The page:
Bimodality in tropical water vapour

Research output: Contribution to journalArticle

74 Citations (Scopus)

Abstract

Probability distribution functions of tropospheric water vapour in the tropics are shown to be commonly bimodal. This bimodality implies sharp gradients between dry and moist regimes in space and time. A method of testing for and quantifying bimodality is introduced. Using this method, the bimodality of water vapour is surveyed in satellite and in situ observations, as well as in global model re-analysis data and simulations. The bimodality suggests that the radiative drying time after an injection of moisture by convection is short (1-2 days) compared to a homogenizing time, whether physical (mixing) or mathematical (averaging). It is shown that the local bimodality found in cloud-model simulations and in situ point measurements disappears with modest time averaging (18 h and 200 km), but then reappears on the global-scale, where dry and moist regions are separated so widely that synoptic- and large-scale mixing times exceed the drying time-scale. Large discrepancies exist in the ability to reproduce the global-scale bimodality by global model re-analysis and simulations.

Original languageEnglish (US)
Pages (from-to)2847-2866
Number of pages20
JournalQuarterly Journal of the Royal Meteorological Society
Volume129
Issue number594 PART A
DOIs
StatePublished - Oct 2003

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water vapor
simulation
convection
moisture
timescale
drying
in situ
method
global model

Keywords

  • Humidity
  • Mixing
  • Probability distribution function

ASJC Scopus subject areas

  • Atmospheric Science

Cite this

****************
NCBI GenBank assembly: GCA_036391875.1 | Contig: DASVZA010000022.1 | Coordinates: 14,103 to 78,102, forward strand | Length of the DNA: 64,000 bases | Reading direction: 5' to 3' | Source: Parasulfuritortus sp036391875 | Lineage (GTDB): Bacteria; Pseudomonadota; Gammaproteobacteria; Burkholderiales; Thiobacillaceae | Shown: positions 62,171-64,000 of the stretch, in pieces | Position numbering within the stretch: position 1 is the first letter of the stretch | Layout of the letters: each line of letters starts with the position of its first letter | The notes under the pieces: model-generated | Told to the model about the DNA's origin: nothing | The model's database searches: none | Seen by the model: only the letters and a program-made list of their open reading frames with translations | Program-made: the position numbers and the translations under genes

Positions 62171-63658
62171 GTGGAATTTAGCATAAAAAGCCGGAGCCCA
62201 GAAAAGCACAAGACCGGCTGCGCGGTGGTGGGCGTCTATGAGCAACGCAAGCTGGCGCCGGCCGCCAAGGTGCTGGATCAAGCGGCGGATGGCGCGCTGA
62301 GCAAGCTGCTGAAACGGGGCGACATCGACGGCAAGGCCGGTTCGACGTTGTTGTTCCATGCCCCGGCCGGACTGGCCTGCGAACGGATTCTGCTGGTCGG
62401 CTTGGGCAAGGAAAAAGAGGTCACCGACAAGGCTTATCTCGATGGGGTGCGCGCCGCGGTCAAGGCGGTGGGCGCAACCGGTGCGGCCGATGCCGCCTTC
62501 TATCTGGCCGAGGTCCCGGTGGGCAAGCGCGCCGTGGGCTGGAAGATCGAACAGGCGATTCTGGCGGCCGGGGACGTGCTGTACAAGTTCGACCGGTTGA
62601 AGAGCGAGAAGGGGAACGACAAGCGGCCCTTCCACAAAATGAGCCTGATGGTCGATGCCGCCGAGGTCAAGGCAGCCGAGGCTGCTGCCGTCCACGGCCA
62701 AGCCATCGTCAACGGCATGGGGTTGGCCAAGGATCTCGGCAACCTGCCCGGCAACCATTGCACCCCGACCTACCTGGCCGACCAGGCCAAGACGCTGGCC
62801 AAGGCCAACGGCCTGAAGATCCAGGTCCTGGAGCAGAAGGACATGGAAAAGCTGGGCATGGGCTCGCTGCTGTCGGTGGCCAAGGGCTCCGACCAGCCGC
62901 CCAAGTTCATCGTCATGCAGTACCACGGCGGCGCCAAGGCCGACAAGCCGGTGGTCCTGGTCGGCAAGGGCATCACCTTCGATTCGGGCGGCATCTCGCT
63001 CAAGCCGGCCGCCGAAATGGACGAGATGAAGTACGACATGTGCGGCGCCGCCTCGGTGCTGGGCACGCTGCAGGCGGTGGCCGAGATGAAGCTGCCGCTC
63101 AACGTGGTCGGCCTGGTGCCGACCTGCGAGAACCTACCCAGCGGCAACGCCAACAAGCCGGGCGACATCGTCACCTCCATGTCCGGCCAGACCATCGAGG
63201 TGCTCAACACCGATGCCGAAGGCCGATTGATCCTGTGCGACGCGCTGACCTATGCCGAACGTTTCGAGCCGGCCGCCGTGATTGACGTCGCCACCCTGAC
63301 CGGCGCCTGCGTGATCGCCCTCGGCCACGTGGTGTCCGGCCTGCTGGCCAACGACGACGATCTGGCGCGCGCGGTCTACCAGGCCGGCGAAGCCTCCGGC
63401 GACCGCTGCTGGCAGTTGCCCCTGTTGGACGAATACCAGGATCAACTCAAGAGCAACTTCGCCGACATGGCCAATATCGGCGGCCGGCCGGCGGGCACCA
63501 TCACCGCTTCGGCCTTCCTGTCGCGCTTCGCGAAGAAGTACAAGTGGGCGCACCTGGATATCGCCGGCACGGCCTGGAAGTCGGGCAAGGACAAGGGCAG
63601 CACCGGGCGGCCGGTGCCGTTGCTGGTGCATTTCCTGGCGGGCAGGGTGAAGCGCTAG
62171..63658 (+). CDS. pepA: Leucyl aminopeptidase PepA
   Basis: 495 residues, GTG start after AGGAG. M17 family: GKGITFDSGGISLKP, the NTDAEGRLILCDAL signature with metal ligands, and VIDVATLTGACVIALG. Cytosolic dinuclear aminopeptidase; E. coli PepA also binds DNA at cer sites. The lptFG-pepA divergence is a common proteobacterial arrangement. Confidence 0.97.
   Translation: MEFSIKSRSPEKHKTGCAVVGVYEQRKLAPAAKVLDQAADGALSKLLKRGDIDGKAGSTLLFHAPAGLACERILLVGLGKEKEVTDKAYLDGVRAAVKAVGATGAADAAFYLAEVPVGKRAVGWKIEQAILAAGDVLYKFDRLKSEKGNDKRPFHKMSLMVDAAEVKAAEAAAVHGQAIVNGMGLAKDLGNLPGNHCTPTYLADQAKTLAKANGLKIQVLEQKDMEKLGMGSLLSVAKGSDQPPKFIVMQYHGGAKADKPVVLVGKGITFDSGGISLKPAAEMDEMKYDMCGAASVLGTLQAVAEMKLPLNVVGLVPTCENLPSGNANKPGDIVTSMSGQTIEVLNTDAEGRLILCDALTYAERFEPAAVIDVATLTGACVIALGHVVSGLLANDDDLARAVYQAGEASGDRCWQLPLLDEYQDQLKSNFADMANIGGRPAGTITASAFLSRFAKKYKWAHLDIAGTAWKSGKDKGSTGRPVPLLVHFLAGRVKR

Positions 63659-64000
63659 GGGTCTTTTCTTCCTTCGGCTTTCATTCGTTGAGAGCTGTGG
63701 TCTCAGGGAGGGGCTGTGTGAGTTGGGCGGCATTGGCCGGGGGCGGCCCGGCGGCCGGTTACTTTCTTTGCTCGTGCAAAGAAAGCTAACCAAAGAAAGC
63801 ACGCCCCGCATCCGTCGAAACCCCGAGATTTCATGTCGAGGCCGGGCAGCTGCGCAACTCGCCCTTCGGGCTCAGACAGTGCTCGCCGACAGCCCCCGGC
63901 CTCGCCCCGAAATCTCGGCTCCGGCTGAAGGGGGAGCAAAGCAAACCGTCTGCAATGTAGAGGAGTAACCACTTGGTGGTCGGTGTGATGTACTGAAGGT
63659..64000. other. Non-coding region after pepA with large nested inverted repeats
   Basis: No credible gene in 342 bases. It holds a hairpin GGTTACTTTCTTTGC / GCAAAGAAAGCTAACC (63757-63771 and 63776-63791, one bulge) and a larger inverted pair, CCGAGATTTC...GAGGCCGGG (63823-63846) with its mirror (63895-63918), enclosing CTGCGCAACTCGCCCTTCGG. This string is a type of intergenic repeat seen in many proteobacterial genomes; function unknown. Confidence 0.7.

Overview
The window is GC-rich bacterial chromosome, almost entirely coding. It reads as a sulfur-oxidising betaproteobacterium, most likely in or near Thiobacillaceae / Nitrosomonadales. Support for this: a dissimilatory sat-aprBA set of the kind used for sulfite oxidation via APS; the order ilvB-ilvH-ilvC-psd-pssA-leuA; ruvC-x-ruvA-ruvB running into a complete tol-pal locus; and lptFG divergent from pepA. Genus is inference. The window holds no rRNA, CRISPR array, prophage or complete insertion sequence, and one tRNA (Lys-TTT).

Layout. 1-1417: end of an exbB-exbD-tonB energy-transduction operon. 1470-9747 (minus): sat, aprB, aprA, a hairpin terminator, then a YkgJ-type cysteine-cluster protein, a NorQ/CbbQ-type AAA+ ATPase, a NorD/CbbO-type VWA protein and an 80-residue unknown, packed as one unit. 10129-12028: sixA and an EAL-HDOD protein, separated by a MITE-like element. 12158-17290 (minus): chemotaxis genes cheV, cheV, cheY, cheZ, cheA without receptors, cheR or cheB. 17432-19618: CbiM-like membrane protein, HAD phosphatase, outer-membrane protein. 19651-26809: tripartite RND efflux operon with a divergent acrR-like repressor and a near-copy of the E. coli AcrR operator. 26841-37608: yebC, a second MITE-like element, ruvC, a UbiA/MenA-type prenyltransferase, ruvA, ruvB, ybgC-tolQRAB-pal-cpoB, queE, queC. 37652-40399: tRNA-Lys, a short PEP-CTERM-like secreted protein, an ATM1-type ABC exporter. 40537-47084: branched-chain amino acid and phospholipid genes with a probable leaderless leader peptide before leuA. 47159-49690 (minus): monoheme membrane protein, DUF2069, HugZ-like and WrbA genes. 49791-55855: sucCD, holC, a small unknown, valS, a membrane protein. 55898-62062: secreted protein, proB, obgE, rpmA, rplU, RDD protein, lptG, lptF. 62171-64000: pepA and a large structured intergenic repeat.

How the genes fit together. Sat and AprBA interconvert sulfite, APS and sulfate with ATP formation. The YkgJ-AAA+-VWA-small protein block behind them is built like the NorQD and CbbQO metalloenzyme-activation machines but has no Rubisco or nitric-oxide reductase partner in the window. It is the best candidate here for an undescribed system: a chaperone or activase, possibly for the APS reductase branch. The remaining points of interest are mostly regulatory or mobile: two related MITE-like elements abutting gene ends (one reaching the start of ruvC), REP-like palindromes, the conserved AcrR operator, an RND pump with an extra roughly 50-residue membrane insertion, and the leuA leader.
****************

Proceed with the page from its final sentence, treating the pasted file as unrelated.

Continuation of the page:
Bimodality in tropical water vapour. / Zhang, Chidong; Mapes, Brian E; Soden, Brian J.

In: Quarterly Journal of the Royal Meteorological Society, Vol. 129, No. 594 PART A, 10.2003, p. 2847-2866.

Research output: Contribution to journalArticle

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AB - Probability distribution functions of tropospheric water vapour in the tropics are shown to be commonly bimodal. This bimodality implies sharp gradients between dry and moist regimes in space and time. A method of testing for and quantifying bimodality is introduced. Using this method, the bimodality of water vapour is surveyed in satellite and in situ observations, as well as in global model re-analysis data and simulations. The bimodality suggests that the radiative drying time after an injection of moisture by convection is short (1-2 days) compared to a homogenizing time, whether physical (mixing) or mathematical (averaging). It is shown that the local bimodality found in cloud-model simulations and in situ point measurements disappears with modest time averaging (18 h and 200 km), but then reappears on the global-scale, where dry and moist regions are separated so widely that synoptic- and large-scale mixing times exceed the drying time-scale. Large discrepancies exist in the ability to reproduce the global-scale bimodality by global model re-analysis and simulations.

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